There should be, there must be, no compromise, no backing off the rhetoric of freedom of speech. There is no such thing as the “abuse” of human rights to the freedom of speech.
This week we have seen the killing of Christopher Stevens, the US ambassador to Libya, as well as several of his staff. His embassy building was burned, the US embassy in Cairo was raided, its flag destroyed, and one proclaiming the supremacy of God placed in its place. In Tunisia tear gas was fired into crowds to prevent a repeat of those events. In Afghanistan President Karzai condemned not the attackers but the cause, in Egypt President Morsi did not launch an investigation into the failure of Egyptian forces to protect the US embassy but instead prepared to launch legal action against those who provoked the attackers in the US.
The cause of all this? “Innocence of Muslims“. A film. A really bad film. I’ve seen it, it’s horrendous, one of the worst films I have ever seen. The production quality is dreadful, it looks like it was filmed in my closet using a mobile phone by a homeless man and some of his mates from the next alley.
How could the cause and effect possibly be reconciled? Well, because the film was about Mohammed, and it was not complimentary. He was depicted as a brute, a paedophile, a sadistic, egotistical idiot who understood only violence and how to convince people to support him.
Sadly the protesters in the Islamic world are not attacking embassies over the insult to the entire film industry in its butchering of the art which has become film-making. Instead they were attacking and killing people over the offensive they took at this depiction of their prophet. All because the maker was a US-citizen. Just because the maker was a US citizen, an envoy who had done his best to aid the democratic revolution in Libya is dead and so are three of his aides.
How exactly did the western world react to that? Generally, with widespread condemnation. US forces are on-route to Benghazi to heighten security (a little late) and Barack Obama has declared he will bring the guilty to justice.
But the reactions of the Presidents of Afghanistan and Egypt are out of line, they are beyond wrong, they are dangerous. They are validating violence as an acceptable reaction to the crime of “offence”. They are saying that it was right for the Muslims of Europe to riot and kill in reaction to the cartoons and again against the publication of this film. But it gets much worse, because they are not the only ones to react in this way. This is the statement released by the US embassy in Cairo:
The Embassy of the United States in Cairo condemns the continuing efforts by misguided individuals to hurt the religious feelings of Muslims — as we condemn efforts to offend believers of all religions… Respect for religious beliefs is a cornerstone of American democracy. We firmly reject the actions by those who abuse the universal right of free speech to hurt the religious beliefs of others.
I don’t think the embassy knows what a universal right is, else the word “abuse” could not possibly have been used in that phrase. Can you “abuse” the right to freedom from torture or death? Can you lead a life that is an “abuse” of life itself and so would it be perfectly valid for Islamists to lop off your head? Of course not, and why should freedom of speech be any different? How could the Cairo embassy possibly have validated and sympathised with those Islamists who believe the appropriate response to being offended is to kill innocents?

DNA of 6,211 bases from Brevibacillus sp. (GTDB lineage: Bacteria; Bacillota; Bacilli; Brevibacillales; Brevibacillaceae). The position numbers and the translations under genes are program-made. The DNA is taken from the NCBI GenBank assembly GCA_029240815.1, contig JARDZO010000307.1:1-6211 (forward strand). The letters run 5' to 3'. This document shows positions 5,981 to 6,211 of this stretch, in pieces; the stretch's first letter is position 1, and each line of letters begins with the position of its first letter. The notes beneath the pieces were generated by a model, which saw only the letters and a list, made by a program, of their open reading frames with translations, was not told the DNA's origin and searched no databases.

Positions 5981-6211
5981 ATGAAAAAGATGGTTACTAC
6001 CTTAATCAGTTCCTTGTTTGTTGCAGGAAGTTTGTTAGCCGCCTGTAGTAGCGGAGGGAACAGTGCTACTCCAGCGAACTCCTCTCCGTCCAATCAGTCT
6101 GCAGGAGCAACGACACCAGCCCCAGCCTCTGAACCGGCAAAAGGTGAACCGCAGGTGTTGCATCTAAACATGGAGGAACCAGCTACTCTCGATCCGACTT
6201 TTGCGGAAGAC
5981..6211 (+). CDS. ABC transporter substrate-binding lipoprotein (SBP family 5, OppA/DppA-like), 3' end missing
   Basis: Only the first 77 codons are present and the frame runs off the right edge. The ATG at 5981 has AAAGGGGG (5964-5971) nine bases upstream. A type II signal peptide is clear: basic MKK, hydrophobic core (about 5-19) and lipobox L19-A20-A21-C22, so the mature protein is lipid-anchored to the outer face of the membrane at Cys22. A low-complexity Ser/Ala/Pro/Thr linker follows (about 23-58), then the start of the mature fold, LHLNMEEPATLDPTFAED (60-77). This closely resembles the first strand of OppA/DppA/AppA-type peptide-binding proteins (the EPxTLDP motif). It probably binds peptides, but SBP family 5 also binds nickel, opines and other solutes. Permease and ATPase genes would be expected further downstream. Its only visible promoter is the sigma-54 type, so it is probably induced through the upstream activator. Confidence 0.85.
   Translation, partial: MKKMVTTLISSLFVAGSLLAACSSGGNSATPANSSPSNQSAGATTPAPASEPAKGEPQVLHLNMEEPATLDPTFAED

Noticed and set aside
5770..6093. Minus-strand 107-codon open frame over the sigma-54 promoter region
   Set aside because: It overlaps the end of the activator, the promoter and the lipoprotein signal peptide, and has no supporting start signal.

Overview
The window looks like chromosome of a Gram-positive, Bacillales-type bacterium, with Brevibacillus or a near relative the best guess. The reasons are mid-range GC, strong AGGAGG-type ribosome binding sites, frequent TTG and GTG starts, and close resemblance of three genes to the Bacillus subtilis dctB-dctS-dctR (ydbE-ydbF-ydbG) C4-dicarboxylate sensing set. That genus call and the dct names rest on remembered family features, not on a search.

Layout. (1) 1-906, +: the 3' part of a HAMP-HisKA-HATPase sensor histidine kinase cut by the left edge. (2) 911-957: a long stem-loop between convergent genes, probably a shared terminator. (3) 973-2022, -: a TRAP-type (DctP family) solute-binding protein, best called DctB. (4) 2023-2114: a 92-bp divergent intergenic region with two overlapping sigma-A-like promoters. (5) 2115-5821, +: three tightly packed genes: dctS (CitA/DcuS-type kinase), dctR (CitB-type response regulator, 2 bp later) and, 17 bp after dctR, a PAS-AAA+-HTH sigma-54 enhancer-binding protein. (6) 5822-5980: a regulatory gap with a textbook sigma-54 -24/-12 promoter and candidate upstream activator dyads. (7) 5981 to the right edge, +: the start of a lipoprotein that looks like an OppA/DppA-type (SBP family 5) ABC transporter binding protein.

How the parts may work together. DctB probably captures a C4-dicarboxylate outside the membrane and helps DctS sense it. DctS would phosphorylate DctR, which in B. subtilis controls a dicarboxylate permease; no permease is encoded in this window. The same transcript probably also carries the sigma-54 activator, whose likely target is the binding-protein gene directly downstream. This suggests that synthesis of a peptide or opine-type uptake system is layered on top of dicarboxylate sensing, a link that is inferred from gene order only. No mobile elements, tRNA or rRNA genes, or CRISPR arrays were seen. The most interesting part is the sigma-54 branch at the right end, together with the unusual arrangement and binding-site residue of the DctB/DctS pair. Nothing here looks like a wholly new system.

This goes further than simply a violation of the idea of “universal rights”, it is also a pragmatic nightmare. Too many people have suggested the statement was “pragmatic” in that it may improve relations with Muslims and protect the embassy.
Apparently the term “we do not negotiate with terrorists” is a dead phrase in US diplomacy. Apparently it is perfectly reasonable to respond to irrational acts of violence by attacking the very values your own state stands upon and promotes worldwide. Apparently the best course of action to protect yourselves from further attacks is to give a sympathetic hand to those most likely to attack you by simply joining their side of the argument. Apparently we should just bend over and give over our rights one by one in response to every murderous rampage by those who wish to bind the whole world in the dogmatic and intolerant chains of their extremist interpretation of religion.
I think all of this is best responded to by one of the champions of the educated culture of rights and tolerance we are trying to build, Stephen Fry:
It’s now very common to hear people say, ‘I’m rather offended by that.’ As if that gives them certain rights; it’s actually nothing more….. It’s simply a whine. It’s no more than a whine. ‘I find that offensive,’ it has no meaning, it has no purpose, it has no reason to be respected as a phrase. ‘I am offended by that.’ Well so fucking what?
Our reaction to the protests in the Middle East should be exactly that. There should be, there must be, no compromise, no backing off the rhetoric of freedom of speech. There is no such thing as the “abuse” of human rights to the freedom of speech. So what if you are offended? Grow a tougher skin. If your only possible reaction to being offended is violence it is you who has made the act of aggression and should be responded to in kind.
Our reaction to the demands of the Islamists who claim “we are offended” should be a very clear and resounding “Well so fucking what?”
Read a response to this piece: Telling Muslims to ‘Do One’ Is Not Pragmatism.
Photo credit: jbcurio
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